photography

The ALS battle forces changes: A guest blog by member Jim Burton, the ALS Warrior

A harsh reality of progressive diseases like ALS is that your body is constantly changing. After my ALS diagnosis in January 2013, I noticed that the progression seemed to happen in stages. After losing some degree of capacity, I’d settle on a new plateau, which became my norm for a while. The plateaus have become shorter, and the declines have become more pronounced. Neurologists call ALS a progressive disease, but to my family and me it’s digressive as my health declines. In turn, the digression forces change as today I can’t do what I did yesterday. The biggest changes happened early on as I lost the ability to walk and began using a motorized wheelchair. As dramatic as the change appeared when I became a de facto paraplegic, the new plateau felt manageable. With a handicap-equipped van and hand controls for driving, I maintained most of my independence. For several years after the diagnosis, I worked as a freelance journalist not only writing stories, which I could do from my home, but also going on location for the photographs. In one week, I traveled alone about 900 miles throughout Georgia and stayed in several hotels. Two years later, I had …

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Worth a thousand words: A day in the life of Larry

As a child, Sarah Howell loved art. She got her first camera at 6 years old and realized, over time, that she had a way of connecting emotionally and expressing herself through photos. Now, she has her own studio. Her passion? Capturing genuine family moments. Sarah often stays overnight in the home of the family so she can spend the entire next day with them, from start to finish. A day in the life of Larry Tyler When Sarah’s friend, Teri, asked her to capture a day in the life of her father, Larry Tyler, she was both shocked and honored. Larry, living with ALS that required 24-hour care, wanted the photos released to raise awareness and funding for ALS. Sarah was there with her camera, from Larry’s wake-up at 10:30am, until he went to bed that evening. What emerged was a series of 24 deeply moving photos that capture a day in the life of Larry and his family. While she was prepared for sad moments with the family, she wasn’t prepared for the level of caregiver exhaustion she witnessed. For Sarah, the realization that ALS is a family disease was the hardest part of her visit.   Despite …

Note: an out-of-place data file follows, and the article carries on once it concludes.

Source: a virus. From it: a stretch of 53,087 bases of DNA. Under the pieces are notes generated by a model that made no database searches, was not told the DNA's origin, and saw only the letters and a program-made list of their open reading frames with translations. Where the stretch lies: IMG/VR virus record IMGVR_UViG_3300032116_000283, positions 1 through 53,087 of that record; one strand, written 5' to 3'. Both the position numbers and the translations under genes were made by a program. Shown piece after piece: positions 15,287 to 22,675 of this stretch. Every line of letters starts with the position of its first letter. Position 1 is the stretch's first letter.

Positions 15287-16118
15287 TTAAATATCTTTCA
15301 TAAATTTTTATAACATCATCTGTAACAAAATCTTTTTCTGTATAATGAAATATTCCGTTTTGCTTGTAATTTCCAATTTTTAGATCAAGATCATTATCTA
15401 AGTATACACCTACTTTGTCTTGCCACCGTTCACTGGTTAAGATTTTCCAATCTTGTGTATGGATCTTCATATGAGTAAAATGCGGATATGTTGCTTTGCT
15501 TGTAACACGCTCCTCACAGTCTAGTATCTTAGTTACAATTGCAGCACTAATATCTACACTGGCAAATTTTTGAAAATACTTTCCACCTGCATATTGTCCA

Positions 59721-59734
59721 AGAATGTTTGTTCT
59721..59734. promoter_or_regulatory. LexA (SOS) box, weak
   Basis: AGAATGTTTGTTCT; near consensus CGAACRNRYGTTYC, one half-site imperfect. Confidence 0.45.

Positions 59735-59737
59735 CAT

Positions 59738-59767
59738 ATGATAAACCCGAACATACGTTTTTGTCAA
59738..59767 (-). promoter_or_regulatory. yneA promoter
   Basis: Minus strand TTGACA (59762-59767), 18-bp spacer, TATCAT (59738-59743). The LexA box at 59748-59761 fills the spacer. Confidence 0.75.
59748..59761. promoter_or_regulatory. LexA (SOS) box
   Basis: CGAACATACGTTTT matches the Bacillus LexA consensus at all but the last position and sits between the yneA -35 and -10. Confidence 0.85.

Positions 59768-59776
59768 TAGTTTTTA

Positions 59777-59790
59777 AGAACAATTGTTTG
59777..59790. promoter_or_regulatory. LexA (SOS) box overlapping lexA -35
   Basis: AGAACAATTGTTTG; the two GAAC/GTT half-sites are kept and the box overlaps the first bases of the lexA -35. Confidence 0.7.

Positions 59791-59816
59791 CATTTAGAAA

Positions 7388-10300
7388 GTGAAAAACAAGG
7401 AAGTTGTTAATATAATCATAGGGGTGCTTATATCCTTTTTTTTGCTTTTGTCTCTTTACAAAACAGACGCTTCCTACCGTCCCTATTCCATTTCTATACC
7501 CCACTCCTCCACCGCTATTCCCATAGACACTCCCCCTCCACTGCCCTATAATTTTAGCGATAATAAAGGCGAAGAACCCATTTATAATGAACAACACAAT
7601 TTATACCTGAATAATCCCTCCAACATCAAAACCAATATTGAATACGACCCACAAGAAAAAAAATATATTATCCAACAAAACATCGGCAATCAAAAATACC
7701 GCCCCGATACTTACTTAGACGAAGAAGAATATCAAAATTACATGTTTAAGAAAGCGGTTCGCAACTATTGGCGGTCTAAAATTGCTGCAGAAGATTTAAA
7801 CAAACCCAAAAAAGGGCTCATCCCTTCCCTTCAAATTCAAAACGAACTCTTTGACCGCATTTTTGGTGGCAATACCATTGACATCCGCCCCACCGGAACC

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Visualizing insomnia

Jenna Martin is a photographer living with insomnia, and her sleeplessness is the inspiration behind much of her work. Much like the Seeing [MS] campaign, she tries to visualize her experiences through unique photographs that capture what it feels like to manage bouts of insomnia. Her photographs were recently featured in the Huffington Post, and as she told the organization, “on average, I only get a few hours of sleep every three days or so. During a bad bout, I’ll go close to five days with no sleep. When that happens, reality and the dream world become switched in a way: reality is very hazy and hard to remember, and any sleep I do get has dreams that are incredibly vivid. Everything starts to blend together; I’ll begin seeing things from a third person perspective and it’s hard to tell if I’m awake or if I’m dreaming.” Check out some of her pictures below, and see more of her work on her Facebook page. If you are living with insomnia, you’re not alone – over 2,200 people on PatientsLikeMe know what you’re going through. You can also visit the Sleep Issues forum to ask questions and learn more about sleep …

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“I just kind of went on with life.” – PatientsLikeMe member Fred shares his experiences with MS

We’ve interviewed a lot of members on the blog over the years, and each has a different perspective on life with MS. Fred1118 has taken sharing about his life with MS to a whole new level, documenting his life in a personal photoblog and posting the pictures with the world online. Fred shared all about his experiences in a recent interview, everything from his handicap-accessible house to how physical therapy helps him stay mobile. Read his story below. What went through your mind when you were diagnosed with RRMS back in 1994? I didn’t really know too much about MS at the time. I’m not sure if I had even heard of it, so didn’t know what to think. The diagnosing neurologist said, “you have a mild case of MS.” I was young and carefree at the time and didn’t really worry about it too much. I kind of just went on with life. It looks like you’ve done a lot of work on your house to make it handicap accessible. What are some tips and tricks you can share with the community? I would say that everyone’s needs are different. It’s a good idea to have an occupational therapist that …

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